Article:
Known/Unknown Konstanty Laszczka

Konstanty Laszczka (1865–1956) seems to have been less famous than his contemporary Young Poland artists, with many of whom he befriended and portrayed in his works. Was his style not original enough? Experts mention the strong influence of August Rodin on the sculptures by Laszczka, who – during his studies in Paris – became fascinated by the work of this artist. Similar to Rodin, in the Young Poland period, he used the specific technique of non finito, leaving the sculpture as if it was “unfinished”. This technique adds dynamism and introduces anxiety, so typical of the art at the turn of the 20th century. We can search for other meanings and see how this artistic technique affects us by taking a close look at the bust of Feliks Jasieński created in 1902, presented on our website.
The titles of the works by Konstanty Laszczka created in that period already provide us with a picture of the creative atmosphere at the time: Opuszczony [Abandoned] (1896), W nieskończoność [In the Infinite] (1896/1897), Niewolnica [Slave Woman] (ca. 1900), Żal [Pity] (1901), Zrozpaczona [In Despair] (1902, compared and deceptively similar to Danaid by A. Rodin from 1884), Nostalgia [Nostalgy] (1903). Both the themes and the form are dominated by sorrow, the sense of isolation and alienation, the atmosphere of decadence. Laszczka often sculpted hunched, desperate figures symbolically imprisoned in a confining block.

Konstanty Laszczka in the workshop at the Academy
of Fine Arts in Kraków. December 1933.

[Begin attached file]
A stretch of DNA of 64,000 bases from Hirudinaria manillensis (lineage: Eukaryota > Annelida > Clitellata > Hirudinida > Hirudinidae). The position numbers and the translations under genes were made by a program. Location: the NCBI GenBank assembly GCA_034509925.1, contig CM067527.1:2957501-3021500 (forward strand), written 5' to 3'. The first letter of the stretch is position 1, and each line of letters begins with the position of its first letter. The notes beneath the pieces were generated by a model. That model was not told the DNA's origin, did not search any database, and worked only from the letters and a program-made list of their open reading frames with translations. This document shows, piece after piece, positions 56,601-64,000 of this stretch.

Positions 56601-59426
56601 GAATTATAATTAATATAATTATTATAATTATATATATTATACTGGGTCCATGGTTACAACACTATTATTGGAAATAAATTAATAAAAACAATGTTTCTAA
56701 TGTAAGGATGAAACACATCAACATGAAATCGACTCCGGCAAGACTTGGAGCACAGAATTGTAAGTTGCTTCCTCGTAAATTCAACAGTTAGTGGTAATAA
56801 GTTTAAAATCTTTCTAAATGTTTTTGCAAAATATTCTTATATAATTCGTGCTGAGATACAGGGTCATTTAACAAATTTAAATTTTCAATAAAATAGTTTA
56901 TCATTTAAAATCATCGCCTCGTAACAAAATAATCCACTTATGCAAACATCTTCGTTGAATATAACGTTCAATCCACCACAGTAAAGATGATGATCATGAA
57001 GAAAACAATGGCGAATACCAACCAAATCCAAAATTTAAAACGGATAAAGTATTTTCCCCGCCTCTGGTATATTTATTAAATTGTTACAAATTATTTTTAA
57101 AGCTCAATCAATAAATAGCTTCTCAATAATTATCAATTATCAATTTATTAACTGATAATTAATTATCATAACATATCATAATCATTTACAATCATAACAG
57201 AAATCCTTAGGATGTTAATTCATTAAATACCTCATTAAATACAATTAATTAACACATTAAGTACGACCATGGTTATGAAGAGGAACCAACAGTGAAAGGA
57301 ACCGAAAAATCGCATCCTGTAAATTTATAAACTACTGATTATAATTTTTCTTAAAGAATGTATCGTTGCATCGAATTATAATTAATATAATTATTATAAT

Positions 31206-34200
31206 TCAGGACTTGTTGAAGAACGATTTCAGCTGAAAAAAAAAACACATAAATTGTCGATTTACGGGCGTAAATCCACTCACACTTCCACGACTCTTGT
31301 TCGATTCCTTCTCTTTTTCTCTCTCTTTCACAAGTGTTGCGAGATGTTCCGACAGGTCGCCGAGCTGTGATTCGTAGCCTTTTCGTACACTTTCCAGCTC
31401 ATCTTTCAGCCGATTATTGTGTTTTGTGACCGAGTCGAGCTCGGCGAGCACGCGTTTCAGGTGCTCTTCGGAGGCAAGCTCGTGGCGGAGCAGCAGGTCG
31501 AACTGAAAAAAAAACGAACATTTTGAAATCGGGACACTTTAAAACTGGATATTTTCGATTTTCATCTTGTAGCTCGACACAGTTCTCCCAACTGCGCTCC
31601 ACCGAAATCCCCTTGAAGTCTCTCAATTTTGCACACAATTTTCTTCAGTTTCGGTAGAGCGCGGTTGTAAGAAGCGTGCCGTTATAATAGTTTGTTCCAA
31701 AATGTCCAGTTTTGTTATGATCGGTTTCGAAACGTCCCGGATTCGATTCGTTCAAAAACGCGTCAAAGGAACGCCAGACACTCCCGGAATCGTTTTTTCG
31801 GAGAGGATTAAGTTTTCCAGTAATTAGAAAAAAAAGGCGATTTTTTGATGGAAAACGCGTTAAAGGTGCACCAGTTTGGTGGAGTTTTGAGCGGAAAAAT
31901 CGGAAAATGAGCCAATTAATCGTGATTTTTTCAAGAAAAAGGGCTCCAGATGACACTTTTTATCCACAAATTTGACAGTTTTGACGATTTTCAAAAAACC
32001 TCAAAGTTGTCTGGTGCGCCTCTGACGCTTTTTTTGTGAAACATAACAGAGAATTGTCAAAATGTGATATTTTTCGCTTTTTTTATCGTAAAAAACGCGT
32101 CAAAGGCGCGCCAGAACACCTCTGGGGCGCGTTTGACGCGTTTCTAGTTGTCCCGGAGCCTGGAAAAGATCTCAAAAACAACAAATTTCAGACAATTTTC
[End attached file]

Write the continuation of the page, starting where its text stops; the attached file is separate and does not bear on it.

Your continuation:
National Digital Archives
signature No. 1-N-3152-11.

The artist also left over 100 busts, created in a less dramatic manner. One example is the sculpture representing Maria Sobańska, with a gentle and Secessionist line of modelling, presented on our website. In this manner, Laszczka also depicted numerous representatives of the world of art at the time: Leon Wyczółkowski (the amusing caricature portrait which can be seen in the National Museum in Kraków); the already-mentioned Feliks Jasieński, presented on our website; Julian Fałat, Zenon Przesmycki-Miriam, Ferdynand Ruszczyc and Stanisław Wyspiański, with whom he befriended and shared similar views on art. He was often portrayed by them. Laszczka was also engaged in paintings, ceramics and monumental sculptures; in most cases, the latter did not survive the war. The preserved sculpture, Avenging Angel, from 1910, created to commemorate the Kraków revolution of 1846, can be seen at the Rakowicki Cemetery in Kraków. Nonetheless, he was primarily an educator and an activist supporting the development of artistic life in Poland, a teacher of such artists like Xawery Dunikowski, Bolesław Biegas and Henryk Hochman, presented on our website. For more than 30 years (1900–1935) he was the head of the Department of Sculpture at the Kraków Academy of Fine Arts. He was also one of the founders of the Towarzystwo Artystów Polskich “Sztuka” [“Art” Society of Polish Artists] and member of many art associations.

It is worth visiting the Gallery of 20th Century Polish Art in the Main Building of the National Museum in Kraków to spend a moment with the works by an artist who is not well-known, yet one of the most interesting sculptors of the Young Poland period.

Elaborated by Kinga Kołodziejska (Editorial team of Małopolska’s Virtual Museums),
Licencja Creative Commons

 This work is licensed under a Creative Commons Attribution 3.0 Poland License.

See:
Sculpture “Feliks Jasieński’s bust” by Konstanty Laszczka
Sculpture Maria Sobańska’s bust by Konstanty Laszczka
Sculpture ”Portrait Study” by Henryk Hochman